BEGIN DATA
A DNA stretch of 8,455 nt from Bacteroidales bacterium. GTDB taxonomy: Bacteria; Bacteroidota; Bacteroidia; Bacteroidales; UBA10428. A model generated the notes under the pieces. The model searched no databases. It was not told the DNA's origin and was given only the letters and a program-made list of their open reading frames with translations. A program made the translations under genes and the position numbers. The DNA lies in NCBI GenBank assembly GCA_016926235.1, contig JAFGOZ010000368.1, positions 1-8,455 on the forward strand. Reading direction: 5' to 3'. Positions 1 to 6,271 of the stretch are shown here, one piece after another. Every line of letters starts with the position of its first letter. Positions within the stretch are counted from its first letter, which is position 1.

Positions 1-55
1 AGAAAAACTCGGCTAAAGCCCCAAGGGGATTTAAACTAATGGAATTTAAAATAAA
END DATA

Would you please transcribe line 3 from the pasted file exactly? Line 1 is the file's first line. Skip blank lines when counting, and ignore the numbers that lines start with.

1 AGAAAAACTCGGCTAAAGCCCCAAGGGGATTTAAACTAATGGAATTTAAAATAAA